What is the True Power of Student Assemblies?


On Thursday, October 29th, the juniors at Bethpage High School attended a rather intense assembly about driving while intoxicated and/or under the influence. The guest speakers took devastating real-world events and demonstrated how people our age, no different than we are, had their lives ruined by stupid decisions made by a teen behind the wheel of a car.

One of the stories described a teenage boy, Jason Beer, who had just gotten a brand-new car and wanted to take it for an “L-ride” (where kids get high and drive around). In short, they crashed, and only Jason survived; however, the story became quite bothersome to many BHS juniors when Jason told the father of one of his dead friends “YOLO” when asked what he had to say for himself.

Many students were greatly affected by this assembly, especially the heartbreaking stories. But, do student assemblies really change students?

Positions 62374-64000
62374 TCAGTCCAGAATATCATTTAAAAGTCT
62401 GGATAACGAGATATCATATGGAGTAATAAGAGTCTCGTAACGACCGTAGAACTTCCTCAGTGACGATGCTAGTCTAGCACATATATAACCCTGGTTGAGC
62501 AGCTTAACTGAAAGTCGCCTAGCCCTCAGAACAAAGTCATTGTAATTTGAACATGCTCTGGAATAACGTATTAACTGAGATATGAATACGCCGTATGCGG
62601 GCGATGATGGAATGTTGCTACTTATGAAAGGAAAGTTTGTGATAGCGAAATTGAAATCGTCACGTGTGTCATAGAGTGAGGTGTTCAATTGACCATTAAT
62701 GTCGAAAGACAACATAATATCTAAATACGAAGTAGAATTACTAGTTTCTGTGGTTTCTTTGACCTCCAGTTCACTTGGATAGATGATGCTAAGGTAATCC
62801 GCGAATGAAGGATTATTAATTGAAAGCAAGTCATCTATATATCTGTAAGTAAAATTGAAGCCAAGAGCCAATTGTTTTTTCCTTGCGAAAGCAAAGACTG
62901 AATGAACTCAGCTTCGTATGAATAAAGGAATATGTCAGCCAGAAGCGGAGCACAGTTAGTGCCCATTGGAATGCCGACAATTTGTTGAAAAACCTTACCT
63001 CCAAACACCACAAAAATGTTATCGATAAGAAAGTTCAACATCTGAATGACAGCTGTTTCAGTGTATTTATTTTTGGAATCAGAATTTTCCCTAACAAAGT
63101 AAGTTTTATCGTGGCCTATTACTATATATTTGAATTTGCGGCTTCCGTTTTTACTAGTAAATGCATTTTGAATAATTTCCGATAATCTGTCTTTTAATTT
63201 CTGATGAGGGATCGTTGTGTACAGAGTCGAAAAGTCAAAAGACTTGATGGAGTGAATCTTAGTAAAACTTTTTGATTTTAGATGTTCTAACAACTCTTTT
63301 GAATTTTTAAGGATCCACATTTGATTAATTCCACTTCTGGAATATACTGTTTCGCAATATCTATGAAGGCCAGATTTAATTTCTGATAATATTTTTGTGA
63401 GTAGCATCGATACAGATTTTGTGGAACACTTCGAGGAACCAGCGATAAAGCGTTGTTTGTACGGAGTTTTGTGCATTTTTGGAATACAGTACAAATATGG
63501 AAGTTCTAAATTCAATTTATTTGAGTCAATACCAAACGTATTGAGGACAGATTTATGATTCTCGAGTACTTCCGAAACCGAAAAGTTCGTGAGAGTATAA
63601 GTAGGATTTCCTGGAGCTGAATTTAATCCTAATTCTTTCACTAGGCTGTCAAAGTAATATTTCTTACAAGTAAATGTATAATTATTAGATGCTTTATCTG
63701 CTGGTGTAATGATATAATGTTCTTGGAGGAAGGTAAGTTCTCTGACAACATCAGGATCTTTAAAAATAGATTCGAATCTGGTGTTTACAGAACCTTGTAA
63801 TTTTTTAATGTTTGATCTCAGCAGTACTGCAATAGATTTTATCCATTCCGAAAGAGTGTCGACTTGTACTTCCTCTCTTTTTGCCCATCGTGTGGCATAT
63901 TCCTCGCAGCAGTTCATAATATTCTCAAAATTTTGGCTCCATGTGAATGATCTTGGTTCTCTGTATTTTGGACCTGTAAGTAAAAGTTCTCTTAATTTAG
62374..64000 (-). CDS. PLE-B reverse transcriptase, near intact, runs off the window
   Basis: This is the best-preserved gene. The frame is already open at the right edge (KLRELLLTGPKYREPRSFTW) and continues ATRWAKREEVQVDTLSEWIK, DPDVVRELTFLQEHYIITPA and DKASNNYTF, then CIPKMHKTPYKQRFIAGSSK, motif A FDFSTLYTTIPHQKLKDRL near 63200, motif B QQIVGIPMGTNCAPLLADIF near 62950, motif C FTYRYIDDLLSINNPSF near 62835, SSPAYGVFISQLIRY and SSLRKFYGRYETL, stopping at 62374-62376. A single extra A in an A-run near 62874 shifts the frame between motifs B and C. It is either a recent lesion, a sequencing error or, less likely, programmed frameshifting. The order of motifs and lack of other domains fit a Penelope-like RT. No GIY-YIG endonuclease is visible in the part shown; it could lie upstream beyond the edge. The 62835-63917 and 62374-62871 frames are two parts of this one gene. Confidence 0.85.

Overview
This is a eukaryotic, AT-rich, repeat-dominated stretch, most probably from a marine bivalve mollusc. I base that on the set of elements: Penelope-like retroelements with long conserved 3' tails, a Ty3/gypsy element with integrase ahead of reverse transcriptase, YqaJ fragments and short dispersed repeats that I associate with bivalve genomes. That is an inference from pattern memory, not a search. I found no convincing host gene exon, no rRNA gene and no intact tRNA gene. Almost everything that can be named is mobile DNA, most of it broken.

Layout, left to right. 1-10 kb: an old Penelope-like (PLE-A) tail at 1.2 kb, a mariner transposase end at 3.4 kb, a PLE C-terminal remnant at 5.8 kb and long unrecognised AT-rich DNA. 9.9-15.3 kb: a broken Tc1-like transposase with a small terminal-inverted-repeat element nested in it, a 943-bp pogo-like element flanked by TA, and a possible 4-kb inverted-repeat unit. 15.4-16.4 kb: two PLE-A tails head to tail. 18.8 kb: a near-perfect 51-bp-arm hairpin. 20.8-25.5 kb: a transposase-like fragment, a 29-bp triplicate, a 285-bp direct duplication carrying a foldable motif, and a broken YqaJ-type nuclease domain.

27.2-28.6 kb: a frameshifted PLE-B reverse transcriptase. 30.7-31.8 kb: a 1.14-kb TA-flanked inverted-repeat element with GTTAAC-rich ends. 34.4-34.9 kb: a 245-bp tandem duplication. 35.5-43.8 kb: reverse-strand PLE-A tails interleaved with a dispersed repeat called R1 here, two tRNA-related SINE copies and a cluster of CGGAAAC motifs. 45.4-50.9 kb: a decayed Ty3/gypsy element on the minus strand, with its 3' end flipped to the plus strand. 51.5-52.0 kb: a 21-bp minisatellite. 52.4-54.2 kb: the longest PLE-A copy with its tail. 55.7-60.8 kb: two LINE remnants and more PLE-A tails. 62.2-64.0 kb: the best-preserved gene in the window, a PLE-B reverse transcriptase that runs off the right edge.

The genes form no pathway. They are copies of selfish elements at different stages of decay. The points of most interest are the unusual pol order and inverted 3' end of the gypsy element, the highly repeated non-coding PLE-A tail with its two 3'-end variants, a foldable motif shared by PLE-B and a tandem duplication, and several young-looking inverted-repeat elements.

Bethpage High School junior Mike Monteleone explained, “Obviously, many students were changed by that assembly, but of course that’s only because the assembly just happened. I know many people will remain changed by the assembly, but I also know it will probably wear off for some within a week.”

This is the case with many student assemblies, as most students are heartbroken and feel the need to change something right after the assembly. Although some students take the assembly and apply it to their life, most students forget about the assembly within a few weeks, and their lives return to the way they were before.

The assemblies are given at specific times in the students’ lives catered to what they will be dealing with in the future. When asked why he thought BHS holds this particular assembly, student Leo Karapetyan answered, “I think we were given this assembly because we will all be drivers soon and need to know the dangers and [consequences associated] with driving.”

Ultimately, the assembly shocked many students and hopefully prevented potential car accidents from occurring. Student assemblies always initially shock everyone, but only affect few in the long term.

If you have any suggestions about how this can change, please leave a comment.